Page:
The new administration in Sudan has given its first major indication that it could hand over former President Omar al Bashir to the International Criminal Court to face crimes against humanity charges.
Sudanese Minister for Justice Nasreen Abdulbari said Bashir’s fate was first in the hands of the country’s Judiciary who will have to decide a number of corruption cases he is facing.
Bashir is currently held at the Kobar Maximum Security prison where he was moved to a few months from a private detention at an undisclosed place after he was deposed in a military coup five months protest.
In an interview on the sidelines of the United Nations (UN) 42nd Human Rights Conference at its headquarters in Geneva, Switzerland, Abdul Bari said they were signatories to the convention and it was therefore possible they could hand him over.
The Justice Minister said that Prime Minister Hamdok, would give direction on the matter soon.
The International Criminal Court (ICC) had accused Bashir of organising war crimes and crimes against humanity in the western region of Darfur, where thousands of people were killed by the Janjaweed militia alleged to be supported by his regime.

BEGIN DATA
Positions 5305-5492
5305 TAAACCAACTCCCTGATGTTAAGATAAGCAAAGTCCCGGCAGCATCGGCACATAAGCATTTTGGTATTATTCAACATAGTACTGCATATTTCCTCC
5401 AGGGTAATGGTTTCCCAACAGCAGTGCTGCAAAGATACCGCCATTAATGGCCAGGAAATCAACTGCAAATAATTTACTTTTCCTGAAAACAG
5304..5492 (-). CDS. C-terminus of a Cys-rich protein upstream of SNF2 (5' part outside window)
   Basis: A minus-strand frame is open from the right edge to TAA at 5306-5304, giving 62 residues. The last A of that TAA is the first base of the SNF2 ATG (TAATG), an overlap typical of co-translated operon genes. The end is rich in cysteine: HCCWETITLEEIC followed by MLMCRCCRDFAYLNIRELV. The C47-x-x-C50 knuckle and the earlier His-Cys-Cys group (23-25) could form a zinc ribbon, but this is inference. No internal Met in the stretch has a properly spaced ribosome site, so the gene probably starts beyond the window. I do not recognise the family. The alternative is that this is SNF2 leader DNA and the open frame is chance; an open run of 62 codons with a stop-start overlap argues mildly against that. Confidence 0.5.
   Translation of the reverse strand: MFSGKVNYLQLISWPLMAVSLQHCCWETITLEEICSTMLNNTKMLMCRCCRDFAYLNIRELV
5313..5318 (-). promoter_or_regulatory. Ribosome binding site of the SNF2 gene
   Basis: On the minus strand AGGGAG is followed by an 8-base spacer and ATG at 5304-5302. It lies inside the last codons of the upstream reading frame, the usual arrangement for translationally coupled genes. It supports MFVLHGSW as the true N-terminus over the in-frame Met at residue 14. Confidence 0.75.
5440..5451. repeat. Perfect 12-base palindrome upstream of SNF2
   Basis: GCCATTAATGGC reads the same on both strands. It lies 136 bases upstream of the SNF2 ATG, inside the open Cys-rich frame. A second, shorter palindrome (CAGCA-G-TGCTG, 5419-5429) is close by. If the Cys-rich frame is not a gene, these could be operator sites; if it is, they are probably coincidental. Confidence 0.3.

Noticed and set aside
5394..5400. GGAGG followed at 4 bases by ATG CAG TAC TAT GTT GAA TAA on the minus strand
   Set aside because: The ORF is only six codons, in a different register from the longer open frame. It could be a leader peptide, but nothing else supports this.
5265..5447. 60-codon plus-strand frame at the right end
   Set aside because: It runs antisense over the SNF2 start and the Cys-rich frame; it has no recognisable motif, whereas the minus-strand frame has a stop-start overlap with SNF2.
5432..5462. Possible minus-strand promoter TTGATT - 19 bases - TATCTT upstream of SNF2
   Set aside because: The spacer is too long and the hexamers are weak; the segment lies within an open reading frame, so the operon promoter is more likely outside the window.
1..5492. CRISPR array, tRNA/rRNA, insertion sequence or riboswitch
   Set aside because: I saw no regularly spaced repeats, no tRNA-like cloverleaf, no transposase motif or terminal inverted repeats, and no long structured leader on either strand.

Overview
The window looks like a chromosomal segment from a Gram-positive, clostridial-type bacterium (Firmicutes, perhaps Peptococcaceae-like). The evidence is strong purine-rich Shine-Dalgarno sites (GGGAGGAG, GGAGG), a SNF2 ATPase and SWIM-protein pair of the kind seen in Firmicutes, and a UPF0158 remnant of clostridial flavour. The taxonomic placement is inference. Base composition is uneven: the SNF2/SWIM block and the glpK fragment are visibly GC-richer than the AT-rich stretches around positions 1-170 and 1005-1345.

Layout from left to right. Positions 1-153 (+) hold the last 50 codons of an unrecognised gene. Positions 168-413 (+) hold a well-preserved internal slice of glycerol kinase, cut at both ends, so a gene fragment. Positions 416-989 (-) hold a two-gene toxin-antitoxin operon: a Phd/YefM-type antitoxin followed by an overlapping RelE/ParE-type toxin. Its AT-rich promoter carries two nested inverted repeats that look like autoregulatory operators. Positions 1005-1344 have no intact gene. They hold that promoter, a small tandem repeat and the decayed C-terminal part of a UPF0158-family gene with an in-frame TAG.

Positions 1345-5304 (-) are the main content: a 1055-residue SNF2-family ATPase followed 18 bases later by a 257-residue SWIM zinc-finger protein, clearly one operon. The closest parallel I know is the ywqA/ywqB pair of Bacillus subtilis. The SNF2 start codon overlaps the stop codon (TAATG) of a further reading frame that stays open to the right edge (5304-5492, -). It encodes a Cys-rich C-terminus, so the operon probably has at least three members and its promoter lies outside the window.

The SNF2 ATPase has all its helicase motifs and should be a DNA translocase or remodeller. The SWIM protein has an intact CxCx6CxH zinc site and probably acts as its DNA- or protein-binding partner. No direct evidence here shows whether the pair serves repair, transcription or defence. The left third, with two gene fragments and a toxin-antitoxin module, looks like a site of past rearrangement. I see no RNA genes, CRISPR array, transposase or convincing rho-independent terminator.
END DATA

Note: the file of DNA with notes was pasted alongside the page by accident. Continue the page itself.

Despite an international arrest warrant issued by the ICC, Bashir went ahead to rule the country for 14 years after he won consecutive elections in 2010 and 2015.
The ICC gave out an arrest warrant that led to an international travel ban.
Before being toppled from government, Bashir’s closes allies had begun the campaign to have him run a third term against Sudan’s constitution that confined a president to serve for only two terms.
“We will also go for those who gave orders for the killing of the protesters; we want to build a country that follows the rule of law, said Abdulbari.
// The Standard